Kinder Morgan’s climate denial is meeting resistance from shareholders concerned about risks taken with their money.
The company behind the Trans Mountain pipeline running from Alberta to Vancouver had misrepresented climate science last November when Kinder Morgan Canada's president Ian Anderson made headlines by saying he didn’t want to “pretend to be smart enough” to know who’s right about human influence on the climate. The company later clarified, quoting him saying that "Climate change is real. Fossil fuels lead to higher CO2, which in turn contributes to climate change."
Despite that, the depths of climate denial can be seen in Kinder Morgan's most recent annual report filed with the U.S. Securities and Exchange Commission. The section on climate change opens with “Studies have suggested that emissions of certain gases, commonly referred to as greenhouse gases, may be contributing to warming of the Earth’s atmosphere.” (Emphasis added.)
That’s akin to a tobacco company saying some studies suggest that smoking may be related to lung cancer, but let’s keep smoking while we study it further.
The company goes on to argue that while “some climatic models indicate that global warming is likely to result in rising sea levels, increased intensity of hurricanes and tropical storms, and increased frequency of extreme precipitation and flooding”, the timing and location of impacts is so uncertain that “we are not in a position to say whether the physical impacts of climate change pose a material risk to our business, financial position, results of operations or cash flows.”
Rising sea levels aren’t really a hypothetical any more; we’re living them. Kinder Morgan’s shareholders appear to agree, and are even raising questions on the future of pipeline projects now that the world has agreed to take aggressive action on climate change.
Shareholder revolt on climate risk
This month, Kinder Morgan shareholders will vote on a resolution that would require management to prepare “an assessment of the medium and long-term portfolio impacts of technological advances and global climate change policies.”
That might seem innocuous, but it has some not-so-hidden barbs.
The resolution notes that the signing of the Paris climate agreement in 2015 will likely mean increasingly stringent limits on greenhouse gas emissions and asks if – in light of potential new climate policy that reduces demand for fossil fuels – it still makes sense to invest billions to expand Canadian oil sands export capacity to the West Coast and Asia.
CalPERS, the California pension giant that owns almost 5 million shares in Kinder Morgan, is publicly calling on other shareholders to support the resolution. It will likely be joined by Blackrock, the world’s largest asset manager and one of the largest investors in Kinder Morgan, which is calling on all companies to assess climate risk.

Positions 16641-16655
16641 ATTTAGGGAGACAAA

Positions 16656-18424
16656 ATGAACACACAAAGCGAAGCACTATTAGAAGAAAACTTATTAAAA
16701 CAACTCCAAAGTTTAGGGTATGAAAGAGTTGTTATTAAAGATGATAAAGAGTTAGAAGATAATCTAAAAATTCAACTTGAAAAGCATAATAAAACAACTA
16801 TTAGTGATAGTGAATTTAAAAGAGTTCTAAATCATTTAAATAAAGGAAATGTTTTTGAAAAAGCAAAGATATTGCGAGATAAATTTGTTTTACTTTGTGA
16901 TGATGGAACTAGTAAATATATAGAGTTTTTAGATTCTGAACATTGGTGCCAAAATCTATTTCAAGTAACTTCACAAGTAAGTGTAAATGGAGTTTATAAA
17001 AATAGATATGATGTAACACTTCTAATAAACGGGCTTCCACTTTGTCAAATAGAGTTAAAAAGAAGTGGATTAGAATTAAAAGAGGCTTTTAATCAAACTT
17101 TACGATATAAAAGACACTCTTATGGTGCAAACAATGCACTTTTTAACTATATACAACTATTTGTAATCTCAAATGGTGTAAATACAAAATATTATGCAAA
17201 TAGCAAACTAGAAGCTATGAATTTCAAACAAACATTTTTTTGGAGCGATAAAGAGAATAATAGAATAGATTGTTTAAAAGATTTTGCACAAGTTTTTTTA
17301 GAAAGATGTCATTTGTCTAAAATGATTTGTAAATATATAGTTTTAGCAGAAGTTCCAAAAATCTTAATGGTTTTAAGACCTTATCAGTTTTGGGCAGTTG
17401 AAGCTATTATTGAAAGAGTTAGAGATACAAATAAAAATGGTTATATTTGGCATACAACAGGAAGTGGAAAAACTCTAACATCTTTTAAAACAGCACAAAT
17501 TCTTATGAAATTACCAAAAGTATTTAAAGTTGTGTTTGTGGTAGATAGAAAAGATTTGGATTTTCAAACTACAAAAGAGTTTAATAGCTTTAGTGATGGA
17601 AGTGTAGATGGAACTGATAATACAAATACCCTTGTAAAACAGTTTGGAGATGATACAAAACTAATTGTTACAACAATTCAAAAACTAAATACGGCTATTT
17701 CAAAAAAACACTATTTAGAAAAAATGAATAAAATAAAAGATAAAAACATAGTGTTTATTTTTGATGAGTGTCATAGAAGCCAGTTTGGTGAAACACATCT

The Kinder Morgan board of directors, on the other hand, has responded with a unanimous recommendation for shareholders to vote against the resolution. They argue that preparing an assessment of climate risk “may cause us to overstate the likelihood of certain risks, which could be detrimental to our business.”
They have two reasons to fear the question.
First, ongoing investigations into Exxon’s history of climate denial have made it painfully clear to corporate executives at fossil fuel companies that lying to your shareholders about climate-related risks can result in investigations and potentially liability for fraud. So this assessment can’t be a PR puff-piece.
Second, they know they won’t like the answers they get, based on Suncor’s recent example.
Suncor published climate risk assessment
On April 17, Suncor published an assessment of climate risk (comparable to what is proposed for Kinder Morgan) in response to a resolution passed by their own shareholders last year.
The oil giant explored “three long-term energy futures scenarios, all of which are equally plausible and will affect our operating environment and business strategy in markedly different ways.” In the scenario where the world is closest to meeting the Paris climate targets:
● The demand for oil drops and oil prices stay low as “renewable power generation fuels a largely electrified system” and “breakthrough battery technology supports growth in electric vehicles.”
● “New oil sands growth projects are challenged and unlikely to proceed.”
● “No new export pipelines are built out of the Athabasca Oil Sands region.”
You don’t have to read too far between the lines to see that the largest Canadian oil company is admitting that new oil sands projects and pipelines make no business sense in a world that is acting on climate change. Not exactly what a company planning to build a major new oil sands pipeline wants to hear.
What’s a pipeline company to do?
Suncor’s assessment leaves Kinder Morgan in a difficult position: try to hide the fact that the financial success of your proposed pipeline depends on a global failure to act on climate change, or accept that you need to become something more than just an oil and gas company.
For the moment, Kinder Morgan is choosing to fight its own shareholders so that it doesn’t have to answer the question. But even if management wins next month’s vote and the shareholders' resolution fails, it’s likely a temporary victory.
Canada’s security regulators, inspired by the work of the global Financial Stability Board led by former Bank of Canada Governor Mark Carney, are looking at making these kinds of climate risk disclosures mandatory.
That kind of scrutiny is likely to uproot even the most deeply-rooted forms of climate denial.